“I am honored that it’s being programmed,” he said. “It’s a perfect fit for this concert, and I’m really thrilled to hear our musicians performing it.”

An All-Consuming War

The final piece is Olivier Messiaen’s Quartet for the End of Time. A French composer, Messiaen wrote the piece in 1941 while a prisoner of war in German captivity.

Messiaen Quartet for the End of Time“Messiaen’s Quarter for the End of Time is an absolute masterpiece,” Greenholtz said. “It has a really incredible emotional range. It’s not the easiest piece to perform because there’s so much Messiaen plays with in terms of time, but it’s really an unforgettable experience.”

Its immense emotional range is likely a result of the conditions under which the piece was written. Not only did Messiaen complete the piece while imprisoned, but he premiered it as well. With less-than-quality instruments, Messiaen and his fellow camp members performed the piece in January 1941 to a mixture of prisoners and guards.

“Messiaen, with this very weird combination of instruments, gets amazing textures,” Greenholtz said. “He has the instruments play in unison a lot. It’s kind of a rustic and slightly sinister piece. It’s a very unusual experience.”

Baxter agrees, adding, “He wrote this quartet for the end of time because the war was all consuming. He felt his way of life was coming to an end. Yet despite everything working against him, he created such beautiful music.”

Rather religious, Messiaen employs apocalyptic themes to enhance his message.

“The instruments often represent sounds of the apocalypse. Like with trumps or gongs,” Greenholtz said. “It’s almost too much for words. All the contrast and all the unsettled feelings you have through the piece, yet he ends on an ecstatic note.”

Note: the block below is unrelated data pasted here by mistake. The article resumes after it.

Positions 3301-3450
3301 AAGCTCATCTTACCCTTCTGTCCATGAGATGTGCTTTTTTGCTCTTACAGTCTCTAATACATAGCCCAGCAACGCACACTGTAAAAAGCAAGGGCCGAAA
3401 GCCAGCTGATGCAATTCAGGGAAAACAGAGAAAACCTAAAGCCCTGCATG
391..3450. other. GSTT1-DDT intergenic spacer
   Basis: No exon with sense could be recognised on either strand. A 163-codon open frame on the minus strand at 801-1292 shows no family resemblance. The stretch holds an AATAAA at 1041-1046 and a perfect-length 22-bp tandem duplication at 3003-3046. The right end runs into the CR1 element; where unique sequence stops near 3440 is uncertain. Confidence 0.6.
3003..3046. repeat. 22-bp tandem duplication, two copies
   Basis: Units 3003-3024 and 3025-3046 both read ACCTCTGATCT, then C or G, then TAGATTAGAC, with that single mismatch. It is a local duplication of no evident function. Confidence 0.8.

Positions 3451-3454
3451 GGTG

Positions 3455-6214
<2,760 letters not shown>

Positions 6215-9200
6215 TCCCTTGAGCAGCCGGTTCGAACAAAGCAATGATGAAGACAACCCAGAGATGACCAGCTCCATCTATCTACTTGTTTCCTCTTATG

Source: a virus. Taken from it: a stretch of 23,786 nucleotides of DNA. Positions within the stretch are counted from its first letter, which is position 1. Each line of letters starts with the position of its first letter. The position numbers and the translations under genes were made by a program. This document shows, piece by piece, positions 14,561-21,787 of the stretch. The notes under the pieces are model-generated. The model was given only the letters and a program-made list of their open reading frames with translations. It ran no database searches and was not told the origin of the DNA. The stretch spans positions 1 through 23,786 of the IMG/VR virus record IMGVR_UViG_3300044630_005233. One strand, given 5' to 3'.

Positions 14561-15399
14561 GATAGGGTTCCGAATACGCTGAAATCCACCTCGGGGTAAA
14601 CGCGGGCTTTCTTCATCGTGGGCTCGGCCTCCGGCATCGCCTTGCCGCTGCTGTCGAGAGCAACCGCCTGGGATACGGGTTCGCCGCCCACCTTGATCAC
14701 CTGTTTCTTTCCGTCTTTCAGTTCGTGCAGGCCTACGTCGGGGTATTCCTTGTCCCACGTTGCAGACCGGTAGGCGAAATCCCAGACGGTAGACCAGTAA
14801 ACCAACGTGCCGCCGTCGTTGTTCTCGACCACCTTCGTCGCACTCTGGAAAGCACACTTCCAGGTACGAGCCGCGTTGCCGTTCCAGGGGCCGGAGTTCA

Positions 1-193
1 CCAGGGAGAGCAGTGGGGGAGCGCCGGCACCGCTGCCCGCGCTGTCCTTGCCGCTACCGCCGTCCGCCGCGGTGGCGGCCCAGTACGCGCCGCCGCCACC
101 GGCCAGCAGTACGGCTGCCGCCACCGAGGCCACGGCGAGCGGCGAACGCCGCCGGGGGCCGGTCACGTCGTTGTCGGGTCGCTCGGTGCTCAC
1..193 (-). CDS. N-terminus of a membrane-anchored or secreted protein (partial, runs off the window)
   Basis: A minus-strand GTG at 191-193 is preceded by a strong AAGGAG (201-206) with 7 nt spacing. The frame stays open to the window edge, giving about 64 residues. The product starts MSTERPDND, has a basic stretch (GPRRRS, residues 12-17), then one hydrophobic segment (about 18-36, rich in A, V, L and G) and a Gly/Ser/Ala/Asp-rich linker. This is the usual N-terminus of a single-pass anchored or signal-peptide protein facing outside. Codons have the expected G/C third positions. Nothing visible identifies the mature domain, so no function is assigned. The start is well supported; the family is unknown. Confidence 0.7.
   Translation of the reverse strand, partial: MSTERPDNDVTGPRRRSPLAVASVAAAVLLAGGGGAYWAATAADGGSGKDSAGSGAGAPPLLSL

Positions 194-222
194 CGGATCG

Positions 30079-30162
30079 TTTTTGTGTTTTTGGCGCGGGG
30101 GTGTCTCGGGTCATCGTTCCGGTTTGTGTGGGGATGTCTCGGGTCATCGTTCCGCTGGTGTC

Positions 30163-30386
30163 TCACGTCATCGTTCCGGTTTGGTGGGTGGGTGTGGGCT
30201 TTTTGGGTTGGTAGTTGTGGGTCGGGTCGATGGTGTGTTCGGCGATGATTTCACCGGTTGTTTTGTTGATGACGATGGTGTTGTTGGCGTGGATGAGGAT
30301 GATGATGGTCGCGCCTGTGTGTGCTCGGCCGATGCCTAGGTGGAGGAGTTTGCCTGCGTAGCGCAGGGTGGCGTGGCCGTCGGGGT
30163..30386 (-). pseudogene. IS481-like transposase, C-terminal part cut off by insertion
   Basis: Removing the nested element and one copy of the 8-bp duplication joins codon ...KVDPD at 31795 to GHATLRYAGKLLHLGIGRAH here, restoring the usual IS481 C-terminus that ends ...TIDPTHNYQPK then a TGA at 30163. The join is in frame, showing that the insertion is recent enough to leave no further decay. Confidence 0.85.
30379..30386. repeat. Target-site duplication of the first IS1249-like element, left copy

At Home in the Arsenal

It’s worth mentioning the significance of performing such a program at the Rock Island Arsenal.

Rock Island Arsenal Museum Entrance“The Arsenal venue is a new one for us,” Greenholtz said. “I’m very pleased that we have the opportunity to present this particular program at such a significant location. To personally discover new spaces to present chamber music is very special.”

Baxter echoes the sentiment, saying he’s excited to help bring public visibility to a location that often feels out of bounds.

“The Arsenal can sometimes get overlooked because it can feel inaccessible. But it’s right in the middle of the Quad Cities, it employs tons of people in town, and it’s a historic instillation,” he said. “It was a natural fit for us to pair this program with the Arsenal.”


WVIK/QCSO Signature Series I: War Reflections
October 26, 2019 | 7:30 p.m.
Heritage Hall, Rock Island Arsenal
Bldg 60 Rock Island Arsenal | Rock Island, IL

Purchase Tickets | $25  Adults each | $10 Students each

Pro Patria Books for Sale

The book Pro Patria: The Story of An American Who Fought for Italy in World War I by Marcella Bernard will be available for sale before the performance and during intermission at a QCSO exclusive price of $15. Cash, Check, and Credit Card accepted.


Article by
Tyler Mitchell
Freelance Writer